President Obama's bid to get congressional support to use military force in Syria received a boost Monday as Republican Sens. John McCain and Lindsey Graham said they have more confidence the White House is developing a better strategy for dealing with Syria.
McCain and Graham are key votes Obama will need to win Senate approval for the United States to launch missile strikes againstSyria in response to an Aug. 21 chemical weapons attack that killed more than 1,400 people.
Obama said Saturday he had concluded the United States should launch an attack in response to the attack, but he said he wants approval first from Congress.
McCain and Graham have jointly expressed concerns that a military strike should be part of a broader strategy in Syria, not simply a random attack to punish the regime.
After meeting with Obama Monday, they both said they believed the White House is developing a strategy that would weaken the regime of President Bashar Assad and boost Syrian opposition forces — though they said Obama has more work to do to explain this plan.
"We still have significant concerns," McCain said, "but we believe there is in formulation a strategy to upgrade the capabilities of the Free Syrian Army and to degrade the capabilities of Bashar Assad. Before this meeting, we had not had that indication."
McCain of Arizona repeatedly said a congressional vote rejecting the use of military force would be "catastrophic" to U.S interests and would destroy the credibility of the nation in the eyes of both allies and adversaries. Graham of South Carolina said, "If we don't get Syria right, Iran is surely going to take the signals that we don't care about their nuclear program. … If we lost a vote in Congress dealing with the chemical weapons being used in Syria, what effect would that have on Iran and their nuclear program?"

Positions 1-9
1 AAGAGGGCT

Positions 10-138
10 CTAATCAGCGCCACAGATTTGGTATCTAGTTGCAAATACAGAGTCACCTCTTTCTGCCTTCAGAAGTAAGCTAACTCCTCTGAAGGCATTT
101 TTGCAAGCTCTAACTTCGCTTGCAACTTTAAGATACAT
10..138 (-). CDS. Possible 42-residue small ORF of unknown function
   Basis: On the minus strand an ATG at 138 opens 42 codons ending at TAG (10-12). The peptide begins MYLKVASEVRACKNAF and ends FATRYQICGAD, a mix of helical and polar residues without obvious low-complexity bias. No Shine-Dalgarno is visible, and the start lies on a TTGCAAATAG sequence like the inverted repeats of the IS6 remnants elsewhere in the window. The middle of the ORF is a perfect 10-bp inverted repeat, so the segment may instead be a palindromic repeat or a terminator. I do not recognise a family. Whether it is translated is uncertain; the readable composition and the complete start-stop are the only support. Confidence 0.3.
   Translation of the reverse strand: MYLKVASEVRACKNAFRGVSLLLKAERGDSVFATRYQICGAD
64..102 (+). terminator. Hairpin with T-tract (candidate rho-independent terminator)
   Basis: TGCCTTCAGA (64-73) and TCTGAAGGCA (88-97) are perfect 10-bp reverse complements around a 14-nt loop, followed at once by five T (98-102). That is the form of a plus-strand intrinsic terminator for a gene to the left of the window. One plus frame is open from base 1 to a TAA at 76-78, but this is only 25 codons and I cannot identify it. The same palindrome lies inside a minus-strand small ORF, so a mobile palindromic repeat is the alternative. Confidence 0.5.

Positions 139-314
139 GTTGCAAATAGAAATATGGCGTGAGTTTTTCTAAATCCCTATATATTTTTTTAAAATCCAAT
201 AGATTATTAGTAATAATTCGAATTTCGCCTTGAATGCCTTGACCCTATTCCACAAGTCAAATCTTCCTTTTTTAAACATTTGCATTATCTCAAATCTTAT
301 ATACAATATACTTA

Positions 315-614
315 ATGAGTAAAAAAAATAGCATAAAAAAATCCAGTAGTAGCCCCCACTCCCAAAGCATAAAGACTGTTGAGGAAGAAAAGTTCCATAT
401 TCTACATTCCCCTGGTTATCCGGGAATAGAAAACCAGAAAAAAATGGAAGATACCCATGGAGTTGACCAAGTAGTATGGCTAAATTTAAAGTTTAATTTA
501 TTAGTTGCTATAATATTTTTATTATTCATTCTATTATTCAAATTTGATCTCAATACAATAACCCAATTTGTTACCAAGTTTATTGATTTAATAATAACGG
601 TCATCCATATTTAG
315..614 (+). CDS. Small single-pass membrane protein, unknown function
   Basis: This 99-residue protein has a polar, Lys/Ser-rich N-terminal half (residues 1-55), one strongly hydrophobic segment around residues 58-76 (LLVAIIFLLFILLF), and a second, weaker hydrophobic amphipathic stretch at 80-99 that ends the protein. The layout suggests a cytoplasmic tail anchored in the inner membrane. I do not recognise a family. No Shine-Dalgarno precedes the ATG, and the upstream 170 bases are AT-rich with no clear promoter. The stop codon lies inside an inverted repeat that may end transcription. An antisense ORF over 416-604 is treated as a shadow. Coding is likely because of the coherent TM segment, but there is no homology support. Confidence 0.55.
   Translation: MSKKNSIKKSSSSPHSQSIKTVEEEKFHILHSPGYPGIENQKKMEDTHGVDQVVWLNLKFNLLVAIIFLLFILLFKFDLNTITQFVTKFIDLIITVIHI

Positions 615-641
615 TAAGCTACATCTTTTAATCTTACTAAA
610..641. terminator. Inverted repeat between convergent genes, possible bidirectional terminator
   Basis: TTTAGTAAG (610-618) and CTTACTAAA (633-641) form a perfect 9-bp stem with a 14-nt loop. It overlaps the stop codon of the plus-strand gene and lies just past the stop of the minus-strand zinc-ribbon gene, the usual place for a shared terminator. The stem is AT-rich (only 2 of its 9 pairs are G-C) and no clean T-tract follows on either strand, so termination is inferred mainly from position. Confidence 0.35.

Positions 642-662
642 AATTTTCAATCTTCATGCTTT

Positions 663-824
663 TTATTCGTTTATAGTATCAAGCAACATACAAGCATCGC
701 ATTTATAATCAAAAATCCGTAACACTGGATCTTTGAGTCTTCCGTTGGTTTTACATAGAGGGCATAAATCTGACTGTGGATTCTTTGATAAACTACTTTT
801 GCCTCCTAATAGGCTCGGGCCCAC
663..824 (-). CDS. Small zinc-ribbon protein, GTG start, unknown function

Both senators criticized the administration for lacking not having a clearer strategy in Syria before now.
In Syria Monday, Assad told a journalist with the French newspaper Le Figaro that any attack risked opening a wider war in the region.
Syria has challenged the United States and France to provide proof to support their allegations that Damascus has used chemical weapons, Assad said, but that the leaders of both countries "have been incapable of doing that, including before their own peoples."
McCain and Graham, however, said they had no doubts about Syria's use of chemical weapons. Their meeting Monday was part of a major lobbying push by the White House.
House Democrats were briefed on a conference call by National Security Adviser Susan Rice, Secretary of State John Kerry, Defense Secretary Chuck Hagel, Director of National Intelligence James Clapper and Chairman of the Joint Chiefs of Staff Martin Dempsey.
Kerry said Sunday the administration has more proof Syrian troops used the nerve agent sarin in the Aug. 21 attack.
Tuesday will be another busy day of lobbying for the White House. Obama will meet with chairs and ranking members from key national security committees, including the Senate Armed Services Committee, Senate Foreign Relations Committee, Senate Select Committee on Intelligence, House Foreign Affairs Committee, House Permanent Select Committee on Intelligence and House Armed Services Committee.
The Senate Foreign Relations Committee will conduct a hearing on the issue Tuesday afternoon in which Hagel, Kerry and Dempsey are likely to testify.
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